Above, Lyndon and Duke may have four feet but their noses are to the grindstone as they help keep Texas State University students safe. Left, Duke and Texas State Police Department Cpl. Haley McClaren.
Photos provided by TXST University Police Department Mounted Patrol Unit
Above, Texas State Police Department Cpl. Aleysha Ortiz and Lyndon. Duke and Lyndon with Cpls. McClaren and Ortiz. Photos provided by TXST University Police Department Mounted Patrol Unit San Marcos Daily Record Print - 5.417' x 10.5 full color
Texas State welcomes new mounted patrol units
The Texas State Police Department has two new staff members; Lyndon and Duke are covered in fur, have hooves and if students break the rules they might protest with a “neighhhhh.” Horse patrol, also known as mounted patrol, will be added to the department’s daily rounds and will be spearheaded by Cpl. Aleysha Ortiz and Cpl. Haley McClaran.
“It’s a lot of work,” Ortiz said. “Building a program from the ground up.”
So far, the horses have only been on campus for a few hours to get them used to crowds. Ortiz said Lyndon and Duke have attended a few university events to desensitize them, including the homecoming football game. She said they were a bit nervous during the cannon but did well overall. Part of the training the horses are receiving teaches them to stay in place when they are frightened so that they don’t run off with the officers on top of them. Lyndon and Duke also did a meet and greet in the quad with the students on Nov. 8.
“All of the students during class change would come up and take selfies with them and talk to us,” Ortiz said.
The horses are currently completing training at the Mounted Patrol International LLC in Manor. Ortiz said the training time is different depending on the horse and when it reaches its training goals. Duke is ten years old and Lyndon is four years old, but McClaran said that the horses' personalities play more of a factor in their training than their ages.
“You would think mine [Duke] would be a lot more relaxed,” McClaran said. “He’s 10 and he acts like he’s never walked outside before when he’s somewhere new. … Her’s [Lyndon]– he’s cool. He does not care. He’s a veteran. He wasn’t nervous at all.” She added that despite their large stature, the horses are more fearful of people than the other way around.
Once the horses complete training, Ortiz and McClaran will also have to finish training, which will be a week and requires a passing grade at the end. When the official patrol begins, Ortiz said a typical day will start by feeding and giving water to the horses before bringing them from Freeman Ranch to Texas State via trailer. When the horses get to campus the corporals will warm them up before starting patrol. The majority of patrol time will be spent in the quad and the area near Alkek Library where the largest concentration of students will be. She added that this would be difficult terrain for a police vehicle with all of the stairs on the campus.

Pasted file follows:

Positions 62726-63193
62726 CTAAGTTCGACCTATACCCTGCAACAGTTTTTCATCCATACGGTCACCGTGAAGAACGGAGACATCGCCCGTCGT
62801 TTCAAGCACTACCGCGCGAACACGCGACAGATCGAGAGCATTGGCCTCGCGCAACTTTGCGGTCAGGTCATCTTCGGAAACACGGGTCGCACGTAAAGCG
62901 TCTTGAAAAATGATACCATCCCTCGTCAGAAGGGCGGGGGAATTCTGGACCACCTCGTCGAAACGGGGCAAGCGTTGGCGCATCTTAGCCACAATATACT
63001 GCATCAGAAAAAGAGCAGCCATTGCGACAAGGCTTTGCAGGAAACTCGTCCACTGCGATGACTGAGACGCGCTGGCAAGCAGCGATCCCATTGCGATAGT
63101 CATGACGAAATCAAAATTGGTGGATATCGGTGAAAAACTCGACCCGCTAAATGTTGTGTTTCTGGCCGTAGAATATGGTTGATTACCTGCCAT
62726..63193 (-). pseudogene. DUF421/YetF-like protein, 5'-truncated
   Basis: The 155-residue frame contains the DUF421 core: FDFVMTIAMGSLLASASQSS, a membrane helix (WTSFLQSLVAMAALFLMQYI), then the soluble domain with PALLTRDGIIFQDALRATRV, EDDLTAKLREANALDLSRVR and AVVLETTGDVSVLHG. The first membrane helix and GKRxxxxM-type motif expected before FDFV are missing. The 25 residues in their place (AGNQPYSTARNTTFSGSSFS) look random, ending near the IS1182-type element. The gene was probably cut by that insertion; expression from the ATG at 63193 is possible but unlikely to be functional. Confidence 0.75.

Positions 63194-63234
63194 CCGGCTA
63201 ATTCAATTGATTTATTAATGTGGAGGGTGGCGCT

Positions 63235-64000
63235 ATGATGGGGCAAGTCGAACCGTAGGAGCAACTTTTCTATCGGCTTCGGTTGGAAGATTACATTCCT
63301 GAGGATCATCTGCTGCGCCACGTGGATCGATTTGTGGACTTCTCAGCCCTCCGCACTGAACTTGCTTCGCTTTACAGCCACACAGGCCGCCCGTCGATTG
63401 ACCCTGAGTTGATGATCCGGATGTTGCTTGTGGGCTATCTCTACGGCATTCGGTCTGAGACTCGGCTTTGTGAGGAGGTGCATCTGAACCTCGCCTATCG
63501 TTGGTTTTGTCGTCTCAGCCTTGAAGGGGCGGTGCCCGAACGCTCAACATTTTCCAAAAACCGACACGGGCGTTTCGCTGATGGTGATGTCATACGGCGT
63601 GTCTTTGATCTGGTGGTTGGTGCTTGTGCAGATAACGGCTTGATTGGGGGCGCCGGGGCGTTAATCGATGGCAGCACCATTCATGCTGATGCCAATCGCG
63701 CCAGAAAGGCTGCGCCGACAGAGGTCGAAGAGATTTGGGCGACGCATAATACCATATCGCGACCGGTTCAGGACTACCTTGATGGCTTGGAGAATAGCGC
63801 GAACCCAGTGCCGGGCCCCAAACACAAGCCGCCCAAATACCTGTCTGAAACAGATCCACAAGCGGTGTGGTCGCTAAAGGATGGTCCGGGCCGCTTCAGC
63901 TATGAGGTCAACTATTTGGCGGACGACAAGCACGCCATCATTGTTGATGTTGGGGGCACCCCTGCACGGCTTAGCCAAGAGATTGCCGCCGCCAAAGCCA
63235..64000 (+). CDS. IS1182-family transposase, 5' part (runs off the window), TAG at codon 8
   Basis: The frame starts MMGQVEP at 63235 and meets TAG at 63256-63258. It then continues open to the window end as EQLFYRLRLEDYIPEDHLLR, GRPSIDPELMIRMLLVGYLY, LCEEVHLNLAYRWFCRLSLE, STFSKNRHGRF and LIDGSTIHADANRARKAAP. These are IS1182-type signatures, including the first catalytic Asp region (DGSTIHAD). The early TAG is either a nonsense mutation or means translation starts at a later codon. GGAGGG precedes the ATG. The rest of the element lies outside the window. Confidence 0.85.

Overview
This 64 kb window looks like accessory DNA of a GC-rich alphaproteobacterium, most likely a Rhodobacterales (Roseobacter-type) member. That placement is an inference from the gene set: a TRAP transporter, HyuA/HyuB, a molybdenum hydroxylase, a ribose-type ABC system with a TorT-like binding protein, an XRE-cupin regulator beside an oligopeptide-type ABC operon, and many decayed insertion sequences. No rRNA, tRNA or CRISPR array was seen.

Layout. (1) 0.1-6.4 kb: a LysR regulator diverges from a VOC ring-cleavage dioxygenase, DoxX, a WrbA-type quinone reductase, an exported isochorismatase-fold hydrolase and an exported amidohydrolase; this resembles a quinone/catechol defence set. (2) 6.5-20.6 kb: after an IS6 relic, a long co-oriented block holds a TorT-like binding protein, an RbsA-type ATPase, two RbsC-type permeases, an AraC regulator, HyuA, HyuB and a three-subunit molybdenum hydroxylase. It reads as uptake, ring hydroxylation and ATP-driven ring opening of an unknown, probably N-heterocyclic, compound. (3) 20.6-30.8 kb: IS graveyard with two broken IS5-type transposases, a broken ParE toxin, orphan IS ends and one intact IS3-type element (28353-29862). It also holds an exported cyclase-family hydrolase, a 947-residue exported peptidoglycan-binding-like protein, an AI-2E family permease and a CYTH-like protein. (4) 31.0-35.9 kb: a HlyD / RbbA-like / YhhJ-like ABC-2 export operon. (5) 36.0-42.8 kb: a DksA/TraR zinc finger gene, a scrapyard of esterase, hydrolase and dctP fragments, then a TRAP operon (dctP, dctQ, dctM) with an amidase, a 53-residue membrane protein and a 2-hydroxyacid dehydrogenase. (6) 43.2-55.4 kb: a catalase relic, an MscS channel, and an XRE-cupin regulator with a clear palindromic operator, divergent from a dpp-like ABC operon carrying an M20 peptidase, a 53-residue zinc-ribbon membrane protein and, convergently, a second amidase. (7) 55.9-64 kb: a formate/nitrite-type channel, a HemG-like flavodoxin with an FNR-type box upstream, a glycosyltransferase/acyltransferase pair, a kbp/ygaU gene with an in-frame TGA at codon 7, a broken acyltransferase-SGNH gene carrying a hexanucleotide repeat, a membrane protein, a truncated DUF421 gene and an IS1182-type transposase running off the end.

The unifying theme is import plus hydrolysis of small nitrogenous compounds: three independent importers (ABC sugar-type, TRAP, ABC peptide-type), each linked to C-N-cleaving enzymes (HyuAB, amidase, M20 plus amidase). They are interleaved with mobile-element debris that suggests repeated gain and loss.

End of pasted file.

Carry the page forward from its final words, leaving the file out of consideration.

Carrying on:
Ortiz said approximately a year ago, Chief Matthew Carmichael said they were looking for officers that would be interested in mounted patrol, and Ortiz saw it as a way to break down barriers between officers and the students.
“I like communicating … with the students,” Ortiz said, noting that many people are now avoidant of police. “I think this will be a huge way to get that communication back.”
McClaran agreed and said that people are more intimidated by officers in uniform but horses provide a comforting factor to the encounters.
“We’re talking to so many people just the few times they’ve been here already. It’s hours of people coming up to us not being afraid,” McClaran said. “It usually takes time [until] they’re like, ‘oh, y'all aren’t that bad.’ But that’s an immediate thing. It just makes it easier to talk to people.”
McClaran was also interested in joining mounted patrol because she was no stranger to horseback riding.
“When I was younger, I raised horses,” McClaran said. “Once I went to school and became an adult, that kind of went away. It’s been about five years. It’s crazy how it makes a full circle around, and now I’m getting paid to do what I used to do for fun.”
Ortiz, who is short in stature, joked that she was also excited to be able to see what is “up there,” since her views are usually limited to things you can see from a lower angle.
'I get to see what everyone else is seeing,” Ortiz said, with a giggle.
If students are interested in signing up for the student worker position– Student Scoopers–with the mounted patrol go to this link txstate.joinhandshake. com/jobs/8430976/ share_preview. Follow the Texas State University Police Department Mounted Patrol Unit on instagram @ txst_mpu for updates to see where Lyndon and Duke will be.